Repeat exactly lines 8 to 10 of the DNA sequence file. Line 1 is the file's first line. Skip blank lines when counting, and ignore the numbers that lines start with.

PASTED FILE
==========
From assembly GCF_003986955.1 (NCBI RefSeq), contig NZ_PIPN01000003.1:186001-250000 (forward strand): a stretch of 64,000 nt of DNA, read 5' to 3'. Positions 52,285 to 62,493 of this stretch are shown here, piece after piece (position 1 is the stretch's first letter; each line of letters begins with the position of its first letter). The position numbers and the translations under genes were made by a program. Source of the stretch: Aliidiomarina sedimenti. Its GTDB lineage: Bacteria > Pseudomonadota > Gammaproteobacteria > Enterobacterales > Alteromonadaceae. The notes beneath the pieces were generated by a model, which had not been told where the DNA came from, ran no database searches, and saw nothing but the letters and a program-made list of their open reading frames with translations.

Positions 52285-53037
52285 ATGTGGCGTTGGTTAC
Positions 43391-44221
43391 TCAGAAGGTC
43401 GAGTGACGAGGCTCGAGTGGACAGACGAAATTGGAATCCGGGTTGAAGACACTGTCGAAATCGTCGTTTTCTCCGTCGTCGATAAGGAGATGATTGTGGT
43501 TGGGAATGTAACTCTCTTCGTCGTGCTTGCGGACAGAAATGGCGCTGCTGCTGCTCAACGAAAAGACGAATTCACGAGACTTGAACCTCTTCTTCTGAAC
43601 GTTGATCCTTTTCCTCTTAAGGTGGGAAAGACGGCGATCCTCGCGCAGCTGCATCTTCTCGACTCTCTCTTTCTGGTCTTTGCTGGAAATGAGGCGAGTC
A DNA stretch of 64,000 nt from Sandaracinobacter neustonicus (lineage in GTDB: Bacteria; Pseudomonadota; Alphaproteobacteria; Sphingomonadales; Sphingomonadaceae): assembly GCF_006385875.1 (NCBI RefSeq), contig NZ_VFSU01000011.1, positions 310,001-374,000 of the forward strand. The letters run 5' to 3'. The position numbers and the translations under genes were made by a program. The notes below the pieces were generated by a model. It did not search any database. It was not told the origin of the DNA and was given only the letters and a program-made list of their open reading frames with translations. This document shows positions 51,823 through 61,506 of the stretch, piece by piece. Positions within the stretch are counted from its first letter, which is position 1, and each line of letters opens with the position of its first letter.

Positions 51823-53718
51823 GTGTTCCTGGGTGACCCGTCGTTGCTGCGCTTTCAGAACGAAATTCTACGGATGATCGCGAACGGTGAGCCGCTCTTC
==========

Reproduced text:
43601 GTTGATCCTTTTCCTCTTAAGGTGGGAAAGACGGCGATCCTCGCGCAGCTGCATCTTCTCGACTCTCTCTTTCTGGTCTTTGCTGGAAATGAGGCGAGTC
A DNA stretch of 64,000 nt from Sandaracinobacter neustonicus (lineage in GTDB: Bacteria; Pseudomonadota; Alphaproteobacteria; Sphingomonadales; Sphingomonadaceae): assembly GCF_006385875.1 (NCBI RefSeq), contig NZ_VFSU01000011.1, positions 310,001-374,000 of the forward strand. The letters run 5' to 3'. The position numbers and the translations under genes were made by a program. The notes below the pieces were generated by a model. It did not search any database. It was not told the origin of the DNA and was given only the letters and a program-made list of their open reading frames with translations. This document shows positions 51,823 through 61,506 of the stretch, piece by piece. Positions within the stretch are counted from its first letter, which is position 1, and each line of letters opens with the position of its first letter.

Positions 51823-53718